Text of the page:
Director: Ernst Lubitsch
Starring: Greta Garbo and Melvyn Douglas
Script: Billy Wilder and others
Three delegates from Soviet Russia, Buljanow, Iranoff and Kopalski – whose names already give an impression of their comical roles – arrive in Paris of the late 30ies. Their task of selling confiscated jewelery of an exiled Russian baroness becomes difficult when the former proprietor of the gems, who happens to live, as chances are, in the very same city, finds out about her former precious belongings. The business of the three communists is not so much hampered by the lawsuit of the baroness, but rather through the corrupting efforts of her close friend (and hinted lover) Count Leon. The luxuries of capitalism, which haunt the three since their arrival are too tempting to reject, so the three naive communists are stalemated by materialist joys.
For the benefit of the people something ought to be done, so the irresistable, but herself very resisting special envoy Ninotschka Yakushova is being sent by the bolshewists in order to settle accounts. With her harsh and cold character, Ninotchka is the ideal personification of everything a westerner ever thought of communist women – except of her beauty. The romance she begins with Leon is not to last, not because both are opponents in a lawsuit, but through the doings of the jealous baroness. Blackmailed to choose between the Leon and the jewels (which, at least, are only sold in order to buy bread for the starving people of Soviet Russia), Ninotchka faces a wonderfully tragic decision…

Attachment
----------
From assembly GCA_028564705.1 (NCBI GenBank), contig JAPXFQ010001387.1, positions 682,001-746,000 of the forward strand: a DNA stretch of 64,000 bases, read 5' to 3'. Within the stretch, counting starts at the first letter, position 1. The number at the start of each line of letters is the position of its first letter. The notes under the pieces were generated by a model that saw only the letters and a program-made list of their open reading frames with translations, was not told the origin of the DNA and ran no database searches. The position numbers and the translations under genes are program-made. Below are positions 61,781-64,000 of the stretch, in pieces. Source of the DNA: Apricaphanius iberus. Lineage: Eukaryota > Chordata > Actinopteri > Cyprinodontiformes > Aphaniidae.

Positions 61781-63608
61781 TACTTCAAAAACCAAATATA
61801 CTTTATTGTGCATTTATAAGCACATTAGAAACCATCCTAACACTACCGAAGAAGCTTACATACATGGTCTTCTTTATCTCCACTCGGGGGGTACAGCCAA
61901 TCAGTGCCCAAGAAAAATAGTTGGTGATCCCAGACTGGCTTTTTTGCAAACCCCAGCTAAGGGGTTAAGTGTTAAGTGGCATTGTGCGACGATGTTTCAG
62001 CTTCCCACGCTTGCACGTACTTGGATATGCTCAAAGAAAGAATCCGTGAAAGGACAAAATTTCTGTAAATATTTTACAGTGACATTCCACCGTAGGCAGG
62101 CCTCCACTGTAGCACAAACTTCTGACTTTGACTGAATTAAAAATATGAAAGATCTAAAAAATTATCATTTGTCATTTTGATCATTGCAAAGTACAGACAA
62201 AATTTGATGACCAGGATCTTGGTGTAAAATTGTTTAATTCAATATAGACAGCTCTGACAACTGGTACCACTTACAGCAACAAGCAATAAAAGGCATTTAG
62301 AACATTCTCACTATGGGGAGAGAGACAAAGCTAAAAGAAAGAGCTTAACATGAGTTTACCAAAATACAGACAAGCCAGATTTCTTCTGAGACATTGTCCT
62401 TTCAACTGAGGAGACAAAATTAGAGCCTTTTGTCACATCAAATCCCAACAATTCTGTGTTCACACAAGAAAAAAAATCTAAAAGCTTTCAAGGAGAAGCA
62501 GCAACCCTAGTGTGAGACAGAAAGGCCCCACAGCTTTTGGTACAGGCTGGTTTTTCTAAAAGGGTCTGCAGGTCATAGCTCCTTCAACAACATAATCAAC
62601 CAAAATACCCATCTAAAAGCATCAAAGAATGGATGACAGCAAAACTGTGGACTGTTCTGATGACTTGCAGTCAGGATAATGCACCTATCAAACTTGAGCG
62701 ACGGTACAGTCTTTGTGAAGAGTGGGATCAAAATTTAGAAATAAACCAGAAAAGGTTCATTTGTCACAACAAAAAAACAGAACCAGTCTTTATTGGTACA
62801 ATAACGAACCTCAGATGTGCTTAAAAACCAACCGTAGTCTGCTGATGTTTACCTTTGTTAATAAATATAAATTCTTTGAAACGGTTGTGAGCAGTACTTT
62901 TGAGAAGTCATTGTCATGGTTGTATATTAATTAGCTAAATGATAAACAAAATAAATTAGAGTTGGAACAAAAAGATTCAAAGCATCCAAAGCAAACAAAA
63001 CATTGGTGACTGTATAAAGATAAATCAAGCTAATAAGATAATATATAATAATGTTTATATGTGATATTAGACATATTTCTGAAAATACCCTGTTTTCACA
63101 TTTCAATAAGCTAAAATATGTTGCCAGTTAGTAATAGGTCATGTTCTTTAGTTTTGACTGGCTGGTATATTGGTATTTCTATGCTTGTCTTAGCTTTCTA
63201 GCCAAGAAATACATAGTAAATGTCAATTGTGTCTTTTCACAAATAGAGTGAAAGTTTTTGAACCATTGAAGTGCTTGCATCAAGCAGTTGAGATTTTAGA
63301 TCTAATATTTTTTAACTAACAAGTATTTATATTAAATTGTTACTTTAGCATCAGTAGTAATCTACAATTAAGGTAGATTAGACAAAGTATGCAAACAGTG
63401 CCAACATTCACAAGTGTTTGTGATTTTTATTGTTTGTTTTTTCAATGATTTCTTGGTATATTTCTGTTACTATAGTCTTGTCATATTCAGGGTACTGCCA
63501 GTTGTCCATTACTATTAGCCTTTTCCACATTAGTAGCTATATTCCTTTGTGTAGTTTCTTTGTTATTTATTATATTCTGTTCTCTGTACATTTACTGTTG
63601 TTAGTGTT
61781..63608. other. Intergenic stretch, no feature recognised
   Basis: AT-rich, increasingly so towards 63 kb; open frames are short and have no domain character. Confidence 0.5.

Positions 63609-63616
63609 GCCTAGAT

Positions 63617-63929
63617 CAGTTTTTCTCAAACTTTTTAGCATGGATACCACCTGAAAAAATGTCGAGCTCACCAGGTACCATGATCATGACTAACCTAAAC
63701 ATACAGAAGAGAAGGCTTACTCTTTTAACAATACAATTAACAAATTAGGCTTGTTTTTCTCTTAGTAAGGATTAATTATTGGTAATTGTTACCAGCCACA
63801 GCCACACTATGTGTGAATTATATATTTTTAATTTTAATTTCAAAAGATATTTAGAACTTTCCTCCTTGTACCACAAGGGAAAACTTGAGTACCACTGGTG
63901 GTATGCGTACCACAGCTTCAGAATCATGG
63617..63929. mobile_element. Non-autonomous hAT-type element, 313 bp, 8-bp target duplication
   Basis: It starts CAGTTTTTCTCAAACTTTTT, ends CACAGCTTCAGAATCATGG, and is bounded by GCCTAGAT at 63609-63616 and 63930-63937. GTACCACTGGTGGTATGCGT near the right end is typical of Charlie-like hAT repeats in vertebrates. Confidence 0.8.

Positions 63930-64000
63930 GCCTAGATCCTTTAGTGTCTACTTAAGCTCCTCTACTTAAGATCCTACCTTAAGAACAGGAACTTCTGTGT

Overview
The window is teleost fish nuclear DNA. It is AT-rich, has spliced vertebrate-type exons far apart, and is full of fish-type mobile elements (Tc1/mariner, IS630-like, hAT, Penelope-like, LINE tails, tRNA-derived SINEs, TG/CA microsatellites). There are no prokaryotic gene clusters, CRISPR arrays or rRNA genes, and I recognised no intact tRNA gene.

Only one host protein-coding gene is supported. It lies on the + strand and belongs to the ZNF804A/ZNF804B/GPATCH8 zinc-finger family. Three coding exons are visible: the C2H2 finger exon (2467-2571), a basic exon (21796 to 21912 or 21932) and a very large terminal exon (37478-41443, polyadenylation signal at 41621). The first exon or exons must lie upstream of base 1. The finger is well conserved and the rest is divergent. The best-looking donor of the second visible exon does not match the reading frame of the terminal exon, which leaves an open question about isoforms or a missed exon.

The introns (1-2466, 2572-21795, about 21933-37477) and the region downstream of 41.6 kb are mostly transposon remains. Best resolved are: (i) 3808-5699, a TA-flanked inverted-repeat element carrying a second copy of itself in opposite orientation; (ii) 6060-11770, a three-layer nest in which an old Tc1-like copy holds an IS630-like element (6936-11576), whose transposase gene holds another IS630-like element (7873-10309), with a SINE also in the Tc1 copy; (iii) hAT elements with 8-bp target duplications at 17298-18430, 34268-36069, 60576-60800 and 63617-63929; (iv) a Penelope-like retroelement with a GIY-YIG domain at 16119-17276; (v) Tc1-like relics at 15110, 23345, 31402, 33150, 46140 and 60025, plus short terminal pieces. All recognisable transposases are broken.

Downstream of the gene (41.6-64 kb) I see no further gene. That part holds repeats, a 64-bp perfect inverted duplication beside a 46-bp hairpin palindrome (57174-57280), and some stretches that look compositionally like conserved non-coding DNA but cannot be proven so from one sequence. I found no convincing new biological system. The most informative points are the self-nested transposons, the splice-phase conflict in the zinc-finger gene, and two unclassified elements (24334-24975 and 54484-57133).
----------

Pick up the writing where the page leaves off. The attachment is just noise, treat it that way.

Lubitsch succeedes in the hard task of making a critical film on the communist system – the first anti-communist film with a big box-office success in the USA, as it were – and at the same time poking fun at western stereotypes. Especially the main character is wonderfully exaggerated in her stiffness and robot-like loyality to the cause. Imagine the beautiful face of comrade Ninotchka Yakushova, as she answers to the flirting attempts of Leon in unpassionate staccato:
Count Leon D’Algout: Do you like me just a little bit?
Ninotchka: Your general appearance is not distasteful.
This supression of all her humane feelings poses the background for the heart-breaking scenes in which Ninotchkas emotions break free. Although one might be very aware of the blunt romantic manipulation of this 70 year old kitsch, it is nevertheless hard not to be moved when Ninotchka laughs, as if it was the first time in her life. A highly recommendable movie for an evening of not too subtle romantic feelings.
Resources: The Cinema of Ernst Lubitsch, Wikipedia
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